Can McDonald's Survive the Upscaling of Fast Food?

Moneybox
A blog about business and economics.
Sept. 27 2013 11:07 AM

Can McDonald's Survive the Upscaling of Fast Food?

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In conjunction with the Clinton Global Foundation, McDonald's on Thursday announced its intentions to introduce healthier menu items in many of its key markets as part of the foundation's efforts against childhood obesity. But in business nothing is just about being nice, and I don't think it's quite right to even see this as being about becoming healthier.

It's more that McDonald's sales in the developed world have leveled off as most of the fast-food growth has gone to somewhat more upscale "fast casual" spots like Panera and Chipotle. Chipotle's marketing efforts focused on the provenance of its food are in part an effort to pitch it as part of a healthy lifestyle, but depending on what you order it can be even easier to make yourself fat from burritos than from burgers and fries. In other words, whatever benefits are flowing to society from fast casual restaurants, it's not curbing obesity.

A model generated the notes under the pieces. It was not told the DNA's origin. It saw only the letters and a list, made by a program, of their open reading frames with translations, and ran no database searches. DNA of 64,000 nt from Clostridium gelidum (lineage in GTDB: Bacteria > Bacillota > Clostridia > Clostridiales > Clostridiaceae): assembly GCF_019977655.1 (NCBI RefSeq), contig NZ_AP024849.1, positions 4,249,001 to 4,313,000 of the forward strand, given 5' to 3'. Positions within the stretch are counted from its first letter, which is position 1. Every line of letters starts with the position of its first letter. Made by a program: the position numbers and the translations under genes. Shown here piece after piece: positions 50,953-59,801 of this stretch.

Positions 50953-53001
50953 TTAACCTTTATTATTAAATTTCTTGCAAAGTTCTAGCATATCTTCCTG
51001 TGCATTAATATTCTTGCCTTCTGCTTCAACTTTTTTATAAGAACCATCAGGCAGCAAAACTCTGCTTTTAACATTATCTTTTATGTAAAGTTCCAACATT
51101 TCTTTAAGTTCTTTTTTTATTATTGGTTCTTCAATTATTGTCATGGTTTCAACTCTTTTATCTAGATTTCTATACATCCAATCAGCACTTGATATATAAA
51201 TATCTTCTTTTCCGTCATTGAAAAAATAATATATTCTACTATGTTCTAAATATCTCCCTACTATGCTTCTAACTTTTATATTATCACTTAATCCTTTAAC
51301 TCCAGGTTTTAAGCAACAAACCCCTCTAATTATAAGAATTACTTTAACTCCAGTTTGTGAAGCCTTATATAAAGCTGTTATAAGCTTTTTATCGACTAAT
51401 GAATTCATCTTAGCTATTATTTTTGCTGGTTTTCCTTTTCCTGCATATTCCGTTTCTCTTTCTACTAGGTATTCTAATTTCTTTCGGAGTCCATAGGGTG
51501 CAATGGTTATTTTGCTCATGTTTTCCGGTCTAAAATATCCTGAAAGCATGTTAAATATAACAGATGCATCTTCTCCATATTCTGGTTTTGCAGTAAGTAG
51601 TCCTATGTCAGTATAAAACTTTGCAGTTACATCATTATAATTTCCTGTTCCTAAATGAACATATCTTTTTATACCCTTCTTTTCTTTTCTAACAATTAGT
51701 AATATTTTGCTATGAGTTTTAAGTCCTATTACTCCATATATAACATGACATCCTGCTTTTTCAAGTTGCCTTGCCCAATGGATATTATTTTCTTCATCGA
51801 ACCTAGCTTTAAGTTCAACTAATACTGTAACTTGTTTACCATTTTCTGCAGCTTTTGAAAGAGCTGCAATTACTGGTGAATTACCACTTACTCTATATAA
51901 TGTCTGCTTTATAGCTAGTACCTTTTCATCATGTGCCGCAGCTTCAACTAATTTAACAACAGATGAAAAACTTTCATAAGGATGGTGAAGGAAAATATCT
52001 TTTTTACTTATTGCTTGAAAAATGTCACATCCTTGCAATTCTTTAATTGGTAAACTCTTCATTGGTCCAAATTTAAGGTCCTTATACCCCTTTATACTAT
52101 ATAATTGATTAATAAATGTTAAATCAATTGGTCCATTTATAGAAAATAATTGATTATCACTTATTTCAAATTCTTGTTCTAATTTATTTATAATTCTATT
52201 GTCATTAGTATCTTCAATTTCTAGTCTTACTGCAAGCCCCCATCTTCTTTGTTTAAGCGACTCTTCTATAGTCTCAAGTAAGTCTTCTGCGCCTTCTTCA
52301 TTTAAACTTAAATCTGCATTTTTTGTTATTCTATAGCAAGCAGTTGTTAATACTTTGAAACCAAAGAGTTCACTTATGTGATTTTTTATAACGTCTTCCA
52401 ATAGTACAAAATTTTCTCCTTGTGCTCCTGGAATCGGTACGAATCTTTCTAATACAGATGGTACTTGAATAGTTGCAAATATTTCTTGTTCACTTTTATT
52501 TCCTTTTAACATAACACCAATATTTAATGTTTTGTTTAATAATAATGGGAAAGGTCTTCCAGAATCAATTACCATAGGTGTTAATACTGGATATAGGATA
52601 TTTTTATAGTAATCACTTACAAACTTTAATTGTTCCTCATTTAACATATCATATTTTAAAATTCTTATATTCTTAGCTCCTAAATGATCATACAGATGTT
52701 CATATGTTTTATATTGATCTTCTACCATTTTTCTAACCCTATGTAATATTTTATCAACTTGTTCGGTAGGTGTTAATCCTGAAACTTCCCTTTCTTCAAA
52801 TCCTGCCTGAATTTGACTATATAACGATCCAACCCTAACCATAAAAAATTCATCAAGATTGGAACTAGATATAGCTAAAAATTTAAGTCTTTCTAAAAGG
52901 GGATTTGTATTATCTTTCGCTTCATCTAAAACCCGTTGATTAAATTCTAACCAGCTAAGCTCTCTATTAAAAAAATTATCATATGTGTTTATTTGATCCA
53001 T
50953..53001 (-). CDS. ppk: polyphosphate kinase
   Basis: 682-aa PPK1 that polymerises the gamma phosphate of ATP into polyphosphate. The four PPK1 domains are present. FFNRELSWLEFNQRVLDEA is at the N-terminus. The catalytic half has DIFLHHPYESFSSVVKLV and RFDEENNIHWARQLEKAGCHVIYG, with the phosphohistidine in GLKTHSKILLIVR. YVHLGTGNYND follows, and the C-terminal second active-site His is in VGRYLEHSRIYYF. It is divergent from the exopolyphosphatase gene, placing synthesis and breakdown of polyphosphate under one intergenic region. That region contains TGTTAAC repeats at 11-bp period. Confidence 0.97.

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My general take on this is that it's going to be very difficult for chains to reposition upscale. Taco Bell tried it, but it hasn't really worked. Instead they've found success by being even more absurd and introducing Doritos Locos Tacos. It's just hard for established companies to pivot this way. Taco Bell succeeds best by being itself, not by trying to be Chipotle. But if anyone can pull it off, it's probably McDonald's. There's almost no other company in the world that's done as much to tweak its business to fit dozens of different local markets around the world. McDonald's has tons of experience finding places where burgers and fries alone won't make a great business and dreaming up the appropriate menu items for the market. And so if the United States is in a sense becoming a "foreign" market where burgers and fries aren't good enough, there's no reason the company can't adapt.

Matthew Yglesias is the executive editor of Vox and author of The Rent Is Too Damn High.